Services should be accessible. Children and young people and/or their families/carers should be able to seek specialist help without the need for a referral from a nonspecialist, like a GP. The first contact should be timely, without a long wait, and then followed by a timely appropriate evidence-based intervention. In the case of children or young people in crisis, this response must be immediate or at least within an hour or two, and available 24 hours a day.
Treatment should be collaborative. Clinicians and service providers should work with children and young people and their parents/carers to design and deliver a service that provides both good outcomes and a positive experience. The principles of shared decision-making should be embedded in every contact. Services should also be collaborative, or better still integrated. Many children and young people have a range of needs that are best met by a combination of interventions that may historically have been delivered by different services and agencies. At times this can lead to a poorly coordinated response, or needs in one area not being met. The advantages of otherwise fragmented services collaborating and integrating, including across agencies such as health and social care are manifold.
The role of the police should not be overlooked in children and young people's crisis care. They may be the first professional to become involved and need to be able to access immediate specialist mental health advice and support through street triage or other direct access service to help ensure an appropriate intervention and avoid unnecessary use of the Mental Health Act or it is equivalent outside the United Kingdom.
Finally, we should measure what is important. The only way we will know if services are providing the care that is needed is if we measure them. Measurement should include key quality metrics to ensure that the service is effective, safe and provides a positive patient experience. Clinical outcome measures are a necessary part of quality measurement, but not sufficient in themselves.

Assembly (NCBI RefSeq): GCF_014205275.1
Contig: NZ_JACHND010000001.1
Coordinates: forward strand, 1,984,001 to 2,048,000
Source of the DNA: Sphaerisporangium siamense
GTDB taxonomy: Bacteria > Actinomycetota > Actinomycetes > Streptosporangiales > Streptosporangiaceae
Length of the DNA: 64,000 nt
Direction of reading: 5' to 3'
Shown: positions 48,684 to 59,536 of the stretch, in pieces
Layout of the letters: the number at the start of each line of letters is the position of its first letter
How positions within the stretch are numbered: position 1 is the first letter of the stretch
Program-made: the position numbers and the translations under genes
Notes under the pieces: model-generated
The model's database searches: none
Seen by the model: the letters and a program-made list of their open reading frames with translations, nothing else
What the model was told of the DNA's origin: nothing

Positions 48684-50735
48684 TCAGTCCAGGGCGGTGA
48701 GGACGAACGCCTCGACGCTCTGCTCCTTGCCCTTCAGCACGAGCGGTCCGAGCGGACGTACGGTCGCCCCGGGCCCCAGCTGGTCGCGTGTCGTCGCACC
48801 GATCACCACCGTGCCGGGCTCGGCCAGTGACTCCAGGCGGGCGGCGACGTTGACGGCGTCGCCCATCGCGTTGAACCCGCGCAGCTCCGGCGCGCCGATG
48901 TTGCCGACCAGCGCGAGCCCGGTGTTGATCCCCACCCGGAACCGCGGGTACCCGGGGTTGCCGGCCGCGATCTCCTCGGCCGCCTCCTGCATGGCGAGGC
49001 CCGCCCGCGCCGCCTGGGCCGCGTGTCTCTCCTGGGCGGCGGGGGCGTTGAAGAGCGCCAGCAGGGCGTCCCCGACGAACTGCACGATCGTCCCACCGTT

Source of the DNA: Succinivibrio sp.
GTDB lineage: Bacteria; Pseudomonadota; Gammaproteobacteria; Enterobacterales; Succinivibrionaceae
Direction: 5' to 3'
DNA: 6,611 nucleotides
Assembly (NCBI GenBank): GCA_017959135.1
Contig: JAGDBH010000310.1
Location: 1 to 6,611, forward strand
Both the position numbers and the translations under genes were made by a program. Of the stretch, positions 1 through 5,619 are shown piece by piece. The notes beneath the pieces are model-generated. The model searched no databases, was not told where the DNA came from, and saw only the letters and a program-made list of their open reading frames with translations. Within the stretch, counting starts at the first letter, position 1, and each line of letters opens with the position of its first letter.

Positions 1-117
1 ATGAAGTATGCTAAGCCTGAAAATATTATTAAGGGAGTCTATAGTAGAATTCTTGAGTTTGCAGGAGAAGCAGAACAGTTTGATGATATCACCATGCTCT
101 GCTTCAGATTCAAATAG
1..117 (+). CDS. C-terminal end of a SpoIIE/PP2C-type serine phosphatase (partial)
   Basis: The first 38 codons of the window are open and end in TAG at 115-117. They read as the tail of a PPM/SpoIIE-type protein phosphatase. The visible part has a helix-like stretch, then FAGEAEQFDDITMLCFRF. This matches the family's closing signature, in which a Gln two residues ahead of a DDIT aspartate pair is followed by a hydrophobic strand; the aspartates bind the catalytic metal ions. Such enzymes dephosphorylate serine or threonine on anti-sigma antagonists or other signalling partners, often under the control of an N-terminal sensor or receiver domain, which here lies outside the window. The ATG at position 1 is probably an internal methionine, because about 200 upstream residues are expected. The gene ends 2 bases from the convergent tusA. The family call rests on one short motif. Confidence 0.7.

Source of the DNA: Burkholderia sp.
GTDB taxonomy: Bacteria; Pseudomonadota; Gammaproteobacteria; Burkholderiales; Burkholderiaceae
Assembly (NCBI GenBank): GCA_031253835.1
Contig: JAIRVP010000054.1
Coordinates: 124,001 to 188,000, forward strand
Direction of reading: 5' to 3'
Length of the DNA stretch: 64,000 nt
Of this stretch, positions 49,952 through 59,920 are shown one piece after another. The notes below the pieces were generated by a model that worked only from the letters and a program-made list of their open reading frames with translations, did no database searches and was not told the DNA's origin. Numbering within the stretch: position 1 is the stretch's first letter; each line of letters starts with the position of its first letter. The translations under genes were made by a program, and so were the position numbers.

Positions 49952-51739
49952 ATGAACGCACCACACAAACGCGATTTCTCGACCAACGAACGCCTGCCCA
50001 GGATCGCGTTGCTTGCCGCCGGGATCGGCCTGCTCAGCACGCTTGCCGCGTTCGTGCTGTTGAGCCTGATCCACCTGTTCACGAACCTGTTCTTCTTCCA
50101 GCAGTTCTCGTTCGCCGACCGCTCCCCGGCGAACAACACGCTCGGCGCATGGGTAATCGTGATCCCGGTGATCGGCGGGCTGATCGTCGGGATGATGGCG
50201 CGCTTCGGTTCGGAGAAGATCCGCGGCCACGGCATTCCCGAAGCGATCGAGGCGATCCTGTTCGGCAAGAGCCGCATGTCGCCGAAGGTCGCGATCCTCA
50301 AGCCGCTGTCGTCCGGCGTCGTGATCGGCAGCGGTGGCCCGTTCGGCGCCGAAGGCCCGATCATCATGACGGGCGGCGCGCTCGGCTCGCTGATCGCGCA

Where does this leave the role of EDs in a mental health crisis pathway for children and young people? Kirkland et al. sites ‘inadequate responses’ to children and young people presenting in ED in the United States and Canada, and this is certainly echoed in the United Kingdom. Is the answer to improve the response from EDs, or provide alternative emergency responses for children and young people in crisis. The answer has to be both. Children and young people who have self-harmed may need a medical assessment and intervention. If this is the case a hospital setting is often the most appropriate. NICE guidance for self-harm (2004) in the United Kingdom recommends that under 16-year olds presenting to hospital following self-harm should be admitted allowing for medical treatment and a measured mental health assessment. But for those in high distress that do not need a medical intervention, a busy ED is often not the best environment to be seen in.
If we listen to children and young people who have experienced a mental health crisis they want a range of options to access help, in terms of how that help is delivered and where it is provided. They do not want the default to be ‘go to the emergency department’.
AC is a Consultant in Adolescent Psychiatry, Cheshire and Wirral Partnership NHS Foundation Trust; Chair of the Tier 4 CAMHS Clinical Reference Group, NHS England; and National Clinical Advisor, National Collaborating Centre for Mental Health (NCCMH). As National Clinical advisor at NCCMH, he was involved in the development of a number of the mental health care pathways, including the crisis mental health care pathway for children and young people referred to in this editorial.